The Derivation of Catastrophe

by Elizabeth Cunningham

As I write, heroic workers in Japan struggle to prevent what one headline called potential “nuclear catastrophe” in the wake of the record-breaking earthquake and devastating tsunami. I was struck by the use of the word, so I looked up catastrophe in my 1975 hardcover edition of The American Heritage Dictionary.
Catastrophe 1. A great and sudden calamity; disaster 2. A sudden violent change in the earth’s surface; cataclysm 3. The denouement of a play, especially a classical tragedy. The root derives from the Greek katastrophe from katastreiphen: to turn down, overturn. Kata-, down and strephein-, to turn. From the root Strebh, to wind, to turn, to twist.

At first the root meaning is not obvious to me. Then I think of the earth turning, like its own tides and storms, like the twisted strands of DNA. In a tragedy, literary or literal, there is also a turning. The tragic hero overreaches, underestimates, or both, and the tide turns against him, the people turn against him, the furies, the very elements. He is overturned, overthrown like a corrupt regime, downturned like our economy. We live in catastrophic times. Humans, as a species, share the tragic flaw of the hero, the illusion that we can control what is beyond our control for our own ends. And now we face global catastrophe.

Earthquakes, tsunamis, cyclones, volcanoes (earth, water, wind, fire) are natural disasters not caused by human agency (though increased storm activity is linked to global warming). They are the earth shaping and re-shaping itself, losing and restoring balance, as it always has, as all life does. This dramatic flux is nothing new on planet earth. A cataclysm (kata, down kluzien, to wash) is catastrophic because we cluster in huge numbers along the coasts or on the slopes of volcanoes or on flood plains where the soil is fertile. And if we must build a power plant on a fault line to meet our needs, we do, hoping for the best, preparing (however inadequately) for the worst—all of us, in every nation that has the capability.

As we appear to be in a period of denouement in our collective drama, we might ponder the meaning of tragedy. The hero in a tragedy is not just flawed but heroic. Our advances in technology, medicine, agriculture that have hugely increased our population and our expectations all began with noble intent. The tragedy, as a form, gives us a chance to identify where the hero (us) lost his way. The survivors of the tragedy (us too) have chance to restore the balance that was lost and begin again.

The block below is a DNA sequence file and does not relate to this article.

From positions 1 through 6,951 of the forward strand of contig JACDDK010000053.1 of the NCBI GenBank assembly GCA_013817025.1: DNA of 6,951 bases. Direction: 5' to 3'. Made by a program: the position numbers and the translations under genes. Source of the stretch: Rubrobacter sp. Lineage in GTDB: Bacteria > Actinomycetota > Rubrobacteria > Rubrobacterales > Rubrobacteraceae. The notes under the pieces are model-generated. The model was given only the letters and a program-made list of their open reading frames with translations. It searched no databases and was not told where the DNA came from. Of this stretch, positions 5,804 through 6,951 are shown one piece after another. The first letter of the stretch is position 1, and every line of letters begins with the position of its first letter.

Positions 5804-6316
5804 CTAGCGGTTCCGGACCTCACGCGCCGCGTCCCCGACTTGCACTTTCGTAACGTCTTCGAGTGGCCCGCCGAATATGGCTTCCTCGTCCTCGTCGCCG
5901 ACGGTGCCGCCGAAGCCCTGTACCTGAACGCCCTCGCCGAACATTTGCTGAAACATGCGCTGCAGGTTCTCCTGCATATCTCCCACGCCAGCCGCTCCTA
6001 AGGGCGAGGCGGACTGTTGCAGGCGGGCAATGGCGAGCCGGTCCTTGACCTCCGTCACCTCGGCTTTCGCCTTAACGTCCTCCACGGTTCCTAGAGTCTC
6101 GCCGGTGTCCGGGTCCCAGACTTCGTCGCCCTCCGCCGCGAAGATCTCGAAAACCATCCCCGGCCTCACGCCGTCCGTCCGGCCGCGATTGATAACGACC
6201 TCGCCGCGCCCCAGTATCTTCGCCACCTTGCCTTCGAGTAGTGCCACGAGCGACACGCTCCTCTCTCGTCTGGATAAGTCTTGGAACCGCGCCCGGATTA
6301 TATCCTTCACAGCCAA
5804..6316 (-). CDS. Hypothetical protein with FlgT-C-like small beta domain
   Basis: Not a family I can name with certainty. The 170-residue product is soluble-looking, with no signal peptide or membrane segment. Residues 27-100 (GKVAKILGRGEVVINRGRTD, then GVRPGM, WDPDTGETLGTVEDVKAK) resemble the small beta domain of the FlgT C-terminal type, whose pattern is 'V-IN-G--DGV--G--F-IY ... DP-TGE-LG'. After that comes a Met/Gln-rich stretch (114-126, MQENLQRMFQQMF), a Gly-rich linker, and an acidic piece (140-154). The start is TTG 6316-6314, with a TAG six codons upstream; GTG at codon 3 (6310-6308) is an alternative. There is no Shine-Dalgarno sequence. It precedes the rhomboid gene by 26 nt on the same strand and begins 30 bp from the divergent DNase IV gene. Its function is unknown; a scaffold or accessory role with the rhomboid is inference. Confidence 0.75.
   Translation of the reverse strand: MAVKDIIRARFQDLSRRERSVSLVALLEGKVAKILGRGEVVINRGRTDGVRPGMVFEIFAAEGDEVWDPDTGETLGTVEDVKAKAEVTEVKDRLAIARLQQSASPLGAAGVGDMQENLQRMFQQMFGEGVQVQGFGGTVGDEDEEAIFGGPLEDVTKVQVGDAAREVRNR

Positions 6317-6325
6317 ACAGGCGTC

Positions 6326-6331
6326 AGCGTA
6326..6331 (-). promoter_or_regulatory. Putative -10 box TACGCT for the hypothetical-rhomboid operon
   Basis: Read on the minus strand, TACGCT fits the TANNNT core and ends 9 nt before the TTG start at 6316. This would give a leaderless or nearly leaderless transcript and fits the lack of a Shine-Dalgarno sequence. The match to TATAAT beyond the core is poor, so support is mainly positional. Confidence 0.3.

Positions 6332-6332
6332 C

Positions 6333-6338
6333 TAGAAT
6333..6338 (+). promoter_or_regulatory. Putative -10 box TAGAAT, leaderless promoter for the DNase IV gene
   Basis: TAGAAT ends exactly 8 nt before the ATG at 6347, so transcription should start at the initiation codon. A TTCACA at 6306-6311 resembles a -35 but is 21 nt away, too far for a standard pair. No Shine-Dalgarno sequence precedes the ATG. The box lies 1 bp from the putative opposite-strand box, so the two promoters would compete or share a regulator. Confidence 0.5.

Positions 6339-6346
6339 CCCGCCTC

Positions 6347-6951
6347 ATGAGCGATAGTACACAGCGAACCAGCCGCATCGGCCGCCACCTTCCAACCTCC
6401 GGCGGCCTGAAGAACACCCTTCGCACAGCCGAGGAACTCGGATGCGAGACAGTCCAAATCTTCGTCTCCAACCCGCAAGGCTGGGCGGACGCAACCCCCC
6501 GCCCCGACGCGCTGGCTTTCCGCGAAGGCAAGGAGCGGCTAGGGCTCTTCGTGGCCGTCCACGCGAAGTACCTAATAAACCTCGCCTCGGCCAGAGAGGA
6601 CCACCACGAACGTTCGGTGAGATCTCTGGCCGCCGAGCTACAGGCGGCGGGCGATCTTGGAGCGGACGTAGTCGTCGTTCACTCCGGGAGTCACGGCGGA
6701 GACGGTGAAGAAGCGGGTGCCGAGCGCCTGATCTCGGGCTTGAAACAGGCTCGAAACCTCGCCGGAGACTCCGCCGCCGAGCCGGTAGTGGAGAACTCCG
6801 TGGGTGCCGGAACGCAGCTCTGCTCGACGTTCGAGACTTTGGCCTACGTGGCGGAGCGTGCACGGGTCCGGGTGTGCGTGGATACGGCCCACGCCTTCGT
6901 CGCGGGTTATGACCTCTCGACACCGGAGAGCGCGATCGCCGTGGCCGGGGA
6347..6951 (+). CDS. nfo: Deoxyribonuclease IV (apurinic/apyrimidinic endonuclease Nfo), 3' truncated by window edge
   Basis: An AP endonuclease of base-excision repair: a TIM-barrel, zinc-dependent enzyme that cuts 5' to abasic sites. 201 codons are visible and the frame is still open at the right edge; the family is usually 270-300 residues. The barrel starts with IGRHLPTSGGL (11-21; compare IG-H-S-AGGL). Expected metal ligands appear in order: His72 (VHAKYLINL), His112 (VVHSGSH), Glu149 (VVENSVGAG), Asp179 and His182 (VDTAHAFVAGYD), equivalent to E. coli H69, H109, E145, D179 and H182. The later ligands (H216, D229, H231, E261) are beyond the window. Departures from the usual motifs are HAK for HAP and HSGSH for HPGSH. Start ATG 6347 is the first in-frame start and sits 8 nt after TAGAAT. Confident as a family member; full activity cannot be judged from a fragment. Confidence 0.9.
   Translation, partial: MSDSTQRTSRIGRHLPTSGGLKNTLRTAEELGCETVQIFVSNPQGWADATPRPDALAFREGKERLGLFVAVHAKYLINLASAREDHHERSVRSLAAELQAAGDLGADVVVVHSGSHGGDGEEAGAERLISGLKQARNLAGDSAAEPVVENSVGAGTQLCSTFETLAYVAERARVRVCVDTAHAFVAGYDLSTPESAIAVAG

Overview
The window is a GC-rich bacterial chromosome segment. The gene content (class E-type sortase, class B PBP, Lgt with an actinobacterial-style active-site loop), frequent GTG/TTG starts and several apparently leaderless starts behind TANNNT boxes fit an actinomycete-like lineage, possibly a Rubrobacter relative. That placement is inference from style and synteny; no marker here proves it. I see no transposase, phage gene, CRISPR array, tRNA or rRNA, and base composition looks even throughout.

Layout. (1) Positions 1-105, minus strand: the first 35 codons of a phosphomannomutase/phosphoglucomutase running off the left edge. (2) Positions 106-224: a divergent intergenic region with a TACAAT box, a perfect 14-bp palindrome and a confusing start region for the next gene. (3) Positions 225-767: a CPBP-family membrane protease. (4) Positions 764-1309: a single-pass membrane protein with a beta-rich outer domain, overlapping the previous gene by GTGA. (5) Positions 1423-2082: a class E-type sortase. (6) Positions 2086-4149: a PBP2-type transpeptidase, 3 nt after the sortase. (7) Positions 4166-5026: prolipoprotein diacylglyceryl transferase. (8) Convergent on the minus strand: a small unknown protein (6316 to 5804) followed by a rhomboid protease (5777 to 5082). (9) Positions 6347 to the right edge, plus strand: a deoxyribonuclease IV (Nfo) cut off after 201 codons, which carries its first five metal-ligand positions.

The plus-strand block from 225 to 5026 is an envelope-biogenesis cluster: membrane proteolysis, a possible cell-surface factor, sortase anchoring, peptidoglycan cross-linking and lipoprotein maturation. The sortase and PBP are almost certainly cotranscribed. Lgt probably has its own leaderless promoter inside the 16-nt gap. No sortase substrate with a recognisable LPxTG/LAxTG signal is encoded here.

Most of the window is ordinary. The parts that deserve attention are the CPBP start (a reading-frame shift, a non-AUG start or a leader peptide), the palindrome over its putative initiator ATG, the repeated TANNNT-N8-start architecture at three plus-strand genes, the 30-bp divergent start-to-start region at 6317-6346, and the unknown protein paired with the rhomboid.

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Elizabeth Cunningham March 16, 2011 - 5:40 pm

Maeve here, as always. Elizabeth has thought a lot about tragedy. Red-Robed Priestess is one and my own long lost daughter Boudica is a great tragic hero. Which is not to say there are not moments of beauty and humor. A tragedy must have those moments. Our lives must.

faerian March 16, 2011 - 8:08 pm

a catastrophe also winds it way around our hearts squeezing our souls into new forms – some of us never completely unkinking – feeling overwound (my daughter's very accurate description of her state when she has hit overwhelm) with all the anguish going on in the southern hemisphere right now (not looking up for the view of the anguish in the Middle East)
also on my blog is a recipie from my beloved friend to help deal with radiation (her family were survivors of the WW2 nuclear bomb drops)

love to the hero/ine in all of us

Brooke March 16, 2011 - 11:47 pm

Very interesting post, Elizabeth. Your words contain a kind of movement, and as I ride them with you, I feel myself more a part of these forces. There is something calming about these forces being nothing new in the big picture. I feel myself able to move with them feeling less resistance, when they are just a fact of life.

And isn't the tragic hero merely the human embodiment of the continuous, even if often alarming, shifting and reshaping process always active in experience?

I wondered if we would ever hear from Maeve's long lost other daughter! oooh, yipee!

Unknown March 17, 2011 - 1:14 pm

Tragedy does seem right as a description of our current plight–'our' being the world in general.

But, even the ongoing catastrophe in Japan, its nuclear plant going out of control, doesn't seem to shake the hero's hubris in this part of the world: we still appear determined to pursue nukes as part of the strategy to reduce imported oil use and to minimize contributions to global warming.

Anonymous March 25, 2011 - 11:43 am

See the power of positive thoughts within you. God bless you.

Neferhuri March 27, 2011 - 12:42 am

Thank you, Elizabeth, for this sobering analysis of catastrophe as a concept. The news from Japan makes me wonder if the Mayans were right after all–perhaps the year 2012 will indeed be the end of history.

A depressing thought. I hope I get to read Maeve's latest adventures before 2012.


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